Launched in April 2018, Tracklib is the world's first and only music service that enables music creators to discover, sample, and license original recordings. It solves a problem that has been plaguing producers, DJs, artists, and others since the rise of sampling in hip-hop and dance music over 30 years ...
Tracklib has solved one of the music business’ biggest licensing challenges: samples. The backbone of several key, commercially successful musical styles, samples often prove next to impossible to clear with the original recordings’ rights holders--if the right parties can be located. Even when rights holders are open to a deal, the negotiations can drag on for months or years and can result in an impasse and in unreleased potential hits. Artists, producers, and their fans often turn desperately to social media, begging someone, anyone to help them, only to hear crickets.
Tracklib CEO Par Almqvist took this pivotal problem on, diving blithely into an epic struggle to win over a skeptical industry. It started the way most crazy adventures do, with a chat between friends. Almqvist was talking to producer and artist Eric Amarillo, one half of the Swedish house duo The Attic and Tracklib co-founder. Amarillo mentioned how many people wanted to sample his music and how he wished there was a platform that gave instant permission to sample legally, without all the endless back-and-forth traditional licensing negotiations require. Almqvist suggested they build one.
Little did he suspect that it would take five years to bring that cool idea to fruition. Almqvist was used to tough challenges and liked them; he had been a driving force in bringing distributed solar power, and thus electricity, to villages across India. “I often joke that if you’ve been able to bring distributed power to rural India, you just might be ready for a music licensing-based project,” laughs Almqvist.
Almqvist and his team developed a sample licensing model that is refreshingly simple and intuitive. Unlike the opaque and unpredictable negotiations in traditional sampling deals, Tracklib offers licenses by song category (which determines license pricing). Of the three song categories, 90% of Tracklib’s repertoire falls into the least expensive category ($50/license). Rights holders are also given a share of the new track’s revenues, depending on the length of the sample. The best part: Once a user picks a track and pays the appropriate fee, they have the license and can get sampling immediately. Tracklib even offers guidance about how to register the results with a local PRO.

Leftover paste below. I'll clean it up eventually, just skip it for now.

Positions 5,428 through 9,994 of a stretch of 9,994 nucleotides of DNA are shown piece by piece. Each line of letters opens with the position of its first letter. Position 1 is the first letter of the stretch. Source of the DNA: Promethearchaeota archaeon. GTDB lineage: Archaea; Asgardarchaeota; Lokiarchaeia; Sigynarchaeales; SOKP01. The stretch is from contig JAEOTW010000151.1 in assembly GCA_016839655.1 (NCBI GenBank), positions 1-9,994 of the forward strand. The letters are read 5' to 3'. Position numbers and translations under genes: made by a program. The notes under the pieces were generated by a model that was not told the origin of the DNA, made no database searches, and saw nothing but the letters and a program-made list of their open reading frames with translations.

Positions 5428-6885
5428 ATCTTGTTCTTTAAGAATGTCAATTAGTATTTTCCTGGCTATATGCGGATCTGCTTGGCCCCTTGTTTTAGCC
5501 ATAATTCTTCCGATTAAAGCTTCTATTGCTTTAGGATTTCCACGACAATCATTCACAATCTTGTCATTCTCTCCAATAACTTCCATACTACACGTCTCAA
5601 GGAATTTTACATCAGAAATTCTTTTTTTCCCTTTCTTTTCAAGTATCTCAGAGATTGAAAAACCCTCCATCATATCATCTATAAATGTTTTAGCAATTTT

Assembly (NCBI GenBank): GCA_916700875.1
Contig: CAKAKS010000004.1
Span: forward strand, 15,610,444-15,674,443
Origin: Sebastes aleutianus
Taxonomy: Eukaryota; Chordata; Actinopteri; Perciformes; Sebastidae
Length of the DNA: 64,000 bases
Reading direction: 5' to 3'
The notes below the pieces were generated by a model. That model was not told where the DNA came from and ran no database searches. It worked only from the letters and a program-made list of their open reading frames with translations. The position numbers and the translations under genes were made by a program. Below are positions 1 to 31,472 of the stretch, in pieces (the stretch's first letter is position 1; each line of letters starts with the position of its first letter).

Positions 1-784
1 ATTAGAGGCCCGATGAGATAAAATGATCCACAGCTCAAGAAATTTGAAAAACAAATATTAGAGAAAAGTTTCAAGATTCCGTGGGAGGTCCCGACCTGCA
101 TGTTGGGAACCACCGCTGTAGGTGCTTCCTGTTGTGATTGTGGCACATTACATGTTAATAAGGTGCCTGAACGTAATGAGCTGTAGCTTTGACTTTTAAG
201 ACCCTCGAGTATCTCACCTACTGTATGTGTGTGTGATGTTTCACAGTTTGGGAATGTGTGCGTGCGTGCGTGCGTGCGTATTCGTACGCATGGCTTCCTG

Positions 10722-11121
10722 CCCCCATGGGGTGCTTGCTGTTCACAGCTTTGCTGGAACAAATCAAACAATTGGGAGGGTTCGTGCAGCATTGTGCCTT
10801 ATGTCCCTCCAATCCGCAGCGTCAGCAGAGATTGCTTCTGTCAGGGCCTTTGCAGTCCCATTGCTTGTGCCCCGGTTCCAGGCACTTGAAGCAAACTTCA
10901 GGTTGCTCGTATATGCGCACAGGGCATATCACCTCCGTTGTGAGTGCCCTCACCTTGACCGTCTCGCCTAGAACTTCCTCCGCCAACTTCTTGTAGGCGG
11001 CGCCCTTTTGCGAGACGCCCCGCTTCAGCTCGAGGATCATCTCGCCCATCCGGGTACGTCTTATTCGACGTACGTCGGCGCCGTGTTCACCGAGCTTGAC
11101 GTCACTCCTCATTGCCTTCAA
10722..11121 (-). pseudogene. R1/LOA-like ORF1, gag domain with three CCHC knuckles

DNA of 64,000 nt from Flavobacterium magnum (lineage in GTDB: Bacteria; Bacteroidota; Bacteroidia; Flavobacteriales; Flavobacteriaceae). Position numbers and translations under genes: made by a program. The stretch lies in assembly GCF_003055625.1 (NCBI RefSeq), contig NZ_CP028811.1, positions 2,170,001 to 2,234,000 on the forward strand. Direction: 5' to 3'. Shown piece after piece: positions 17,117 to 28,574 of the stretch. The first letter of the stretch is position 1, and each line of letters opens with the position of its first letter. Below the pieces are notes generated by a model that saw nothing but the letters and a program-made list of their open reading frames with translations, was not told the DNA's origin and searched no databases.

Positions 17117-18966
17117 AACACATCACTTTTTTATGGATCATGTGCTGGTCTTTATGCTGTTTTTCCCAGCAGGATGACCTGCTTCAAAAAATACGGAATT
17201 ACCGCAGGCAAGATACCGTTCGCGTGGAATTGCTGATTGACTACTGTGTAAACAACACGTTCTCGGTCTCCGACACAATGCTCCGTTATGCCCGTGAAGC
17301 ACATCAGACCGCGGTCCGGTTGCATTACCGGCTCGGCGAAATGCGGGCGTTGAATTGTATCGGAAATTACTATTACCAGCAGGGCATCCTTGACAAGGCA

The approach has been embraced by the producer and artist community as an antidote to years of sample licensing-induced misery. Producers like DJ Jazzy Jeff, Zaytoven, and Erick Sermon have supported Tracklib and its growing community of users. “I’ve been dreaming of this moment all my life,” enthuses producer and musical mastermind Questlove. “Someone sees it!”
Artists weren’t the only ones who needed to see the value. Other important stakeholders, especially publishers and labels, had to get on board. As Tracklib brought independent publishers and labels’ catalog into its system, however, Tracklib got big enough and popular enough to persuade industry skeptics and heavyweights. “This will change the music industry in more ways than anyone could ever imagine,” Tom Silverman, Tracklib partner and founder of Tommy Boy Records, states.
The complexity of the licensing and royalties landscape made persuasion necessary. The dual copyrights related to each recorded work, the entrenched and glacial systems that manage them, the intense distrust of digital formats and sampling meant Tracklib had a series of deep-seated challenges to tackle. Almqvist and his team knew they needed all their licensing ducks in a row before opening the service to the public. “We are probably the only music service ever that was fully licensed at launch,” says Almqvist proudly.
To clear that bar required a whole new way of dealing with one of the thorniest issues in music today: cleaning and matching data to ensure proper royalty payouts. “We assume that the data we’re getting from publishers and labels may be incorrect as a matter of course,” explains Almqvist. “We’ve made it our standard practice to double and triple-check against various databases, as well as conducting our own research, to be absolutely sure.” In a world where everyone everywhere listens to (and sample everything), where a decades-old recording of a Soviet chorus or rare Chinese folk song can make it into a viral rap hit as a sample, this data sleuthing and cross-checking has vital importance. Tracklib has developed proprietary systems and technology to accomplish this because “everything else out there left something to be desired,” notes Almqvist.
Tracklib is the revolutionary response to the automation of sample clearances with their brilliant digital crate of music to dig through, making sampling easier, more accessible and affordable, enthuses Deborah Mannis-Gardner, licensing expert, who’s cleared samples for Drake, Eminem, and Kendrick Lamar (among many others), and Tracklib partner. “It’s one-stop shopping for samples: Buy it! License it ! Release it!”